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The plea of Clarence Darrow, August 22nd, 23rd & 25th, MCMXXIII, in defense of Richard Loeb and Nathan Leopold, Jr., on trial for murder/The Facts

THE FACTS

On May 21, 1924, Robert Franks, aged fourteen, was picked up on one of the prominent streets of Chicago by an automobile which was in the possession of Nathan Leopold, Jr., and Richard Loeb. He was driven within half a block of Loeb's house and about the same distance from Frank's house, was hit on the head with a chisel and killed.

Robert Franks was in the front seat when the blow was struck. He was then pulled into the back seat and driven about twenty miles through some of the principal streets of Chicago and along the main automobile way. He was taken into the machine about half past four o'clock and taken by daylight through the main populated parts of the south side and that portion which is mostly frequented by automobiles. He was killed instantly and after this ride, his body was stripped and he was put into a culvert in a lonely spot about twenty miles from where he was picked up.

Nathan Leopold, Jr., was nineteen years old and Richard Loeb, eighteen years old. Loeb was well acquainted with young Franks. Before this time, Leopold and Loeb had prepared a letter addressed "Dear Sir," in which they demanded $10,000 ransom. Even the minute before Franks was picked up on the street neither Leopold nor Loeb had settled on the person they should kidnap. Immediately after the killing the ransom letter was addressed and mailed to the father of Robert Franks. All three families are people of considerable wealth.

Leopold was the youngest boy who ever graduated from the Chicago University and at the time, was preparing to enter Harvard Law College. Before entering Harvard, he was to take a trip to Europe and had already purchased his ticket for the ocean voyage.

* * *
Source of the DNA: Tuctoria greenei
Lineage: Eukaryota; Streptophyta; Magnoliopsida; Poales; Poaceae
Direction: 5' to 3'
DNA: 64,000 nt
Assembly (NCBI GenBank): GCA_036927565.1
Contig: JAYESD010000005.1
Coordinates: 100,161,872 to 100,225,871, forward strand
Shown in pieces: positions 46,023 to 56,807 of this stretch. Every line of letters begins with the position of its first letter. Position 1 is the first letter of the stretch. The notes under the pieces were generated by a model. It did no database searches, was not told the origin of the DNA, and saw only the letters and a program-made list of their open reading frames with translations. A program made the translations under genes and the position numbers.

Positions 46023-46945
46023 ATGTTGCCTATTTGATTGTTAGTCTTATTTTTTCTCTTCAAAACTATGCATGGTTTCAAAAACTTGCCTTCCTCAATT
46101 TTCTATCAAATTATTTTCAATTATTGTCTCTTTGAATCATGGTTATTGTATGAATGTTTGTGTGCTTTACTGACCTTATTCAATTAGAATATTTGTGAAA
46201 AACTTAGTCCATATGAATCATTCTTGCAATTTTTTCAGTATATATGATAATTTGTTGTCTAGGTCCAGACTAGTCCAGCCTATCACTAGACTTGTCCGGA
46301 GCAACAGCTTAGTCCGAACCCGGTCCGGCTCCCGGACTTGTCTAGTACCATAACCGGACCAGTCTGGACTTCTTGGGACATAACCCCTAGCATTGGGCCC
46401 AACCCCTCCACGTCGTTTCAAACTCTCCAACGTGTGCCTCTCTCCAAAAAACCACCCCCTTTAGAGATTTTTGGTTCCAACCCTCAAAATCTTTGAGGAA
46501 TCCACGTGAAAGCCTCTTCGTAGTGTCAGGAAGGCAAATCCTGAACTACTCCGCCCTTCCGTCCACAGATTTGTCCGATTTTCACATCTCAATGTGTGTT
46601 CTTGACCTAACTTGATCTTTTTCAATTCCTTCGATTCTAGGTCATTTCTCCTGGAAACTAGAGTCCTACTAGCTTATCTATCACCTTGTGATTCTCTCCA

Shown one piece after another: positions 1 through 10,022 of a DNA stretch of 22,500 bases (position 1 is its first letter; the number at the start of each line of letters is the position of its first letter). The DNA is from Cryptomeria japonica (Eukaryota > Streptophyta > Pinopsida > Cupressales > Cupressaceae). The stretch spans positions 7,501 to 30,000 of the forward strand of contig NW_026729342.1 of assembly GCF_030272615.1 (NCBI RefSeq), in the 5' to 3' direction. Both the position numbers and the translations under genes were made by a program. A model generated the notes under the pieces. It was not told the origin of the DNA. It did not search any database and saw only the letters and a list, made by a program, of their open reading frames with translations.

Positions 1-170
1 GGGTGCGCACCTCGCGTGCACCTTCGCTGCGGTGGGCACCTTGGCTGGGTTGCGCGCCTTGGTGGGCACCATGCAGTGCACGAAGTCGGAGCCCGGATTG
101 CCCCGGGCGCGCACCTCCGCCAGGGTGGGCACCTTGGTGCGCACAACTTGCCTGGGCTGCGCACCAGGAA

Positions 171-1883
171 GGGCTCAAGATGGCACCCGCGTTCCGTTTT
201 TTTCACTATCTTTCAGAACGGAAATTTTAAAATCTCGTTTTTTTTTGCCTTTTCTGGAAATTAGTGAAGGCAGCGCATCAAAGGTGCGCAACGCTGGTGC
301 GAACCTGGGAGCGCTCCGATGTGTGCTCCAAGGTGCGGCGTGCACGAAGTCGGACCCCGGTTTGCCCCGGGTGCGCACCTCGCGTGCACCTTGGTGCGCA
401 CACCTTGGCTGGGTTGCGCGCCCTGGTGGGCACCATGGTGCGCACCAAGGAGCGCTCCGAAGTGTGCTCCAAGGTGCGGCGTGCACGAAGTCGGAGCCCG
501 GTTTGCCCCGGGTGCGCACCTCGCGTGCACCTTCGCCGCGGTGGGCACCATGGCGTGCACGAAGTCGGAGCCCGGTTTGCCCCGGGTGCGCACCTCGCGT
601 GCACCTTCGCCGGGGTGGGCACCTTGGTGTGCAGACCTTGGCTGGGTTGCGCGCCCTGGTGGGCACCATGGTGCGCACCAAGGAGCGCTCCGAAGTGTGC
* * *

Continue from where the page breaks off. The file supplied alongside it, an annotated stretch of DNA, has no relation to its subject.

Loeb was the youngest graduate of the University of Michigan and was intending to study law. Both Leopold and Loeb had always been well supplied with money and there was no financial reason why they should have committed either the crime of kidnaping or that of murder.

When the body of Robert Franks was placed in the culvert, the eye glasses of Leopold dropped from his pocket and, after several other arrests, these were found by the police and identified as Leopold's glasses. At the time of their arrest, no one believed that they had anything to do with the kidnaping and killing. They were taken to the State's Attorney's office and after being in the custody of the attorneys and officers for about sixty hours, they confessed to the full details of the crime.

It was claimed by the defense that their minds were diseased and also that on account of their extreme youth, they should not be hanged.

The Illinois statutes provide that on a verdict or plea of guilty, a defendant may be sentenced to death or to a term in the penitentiary for not less than fourteen years and up to life.

The statute also provides that on a plea of guilty, "In all cases where the court possesses any discretion as to the extent of the punishment, it shall be the duty of the court to examine witnesses as to the aggravation and mitigation of the offense."

The defendants in this case pleaded guilty before Judge Caverly; thereupon evidence was offered both by the State and the defense on the question of aggravation and mitigation. Alienists were introduced by both sides, touching the mental condition of the two boys.

The hearing occupied about thirty days. The defendants were sentenced to the penitentiary for life.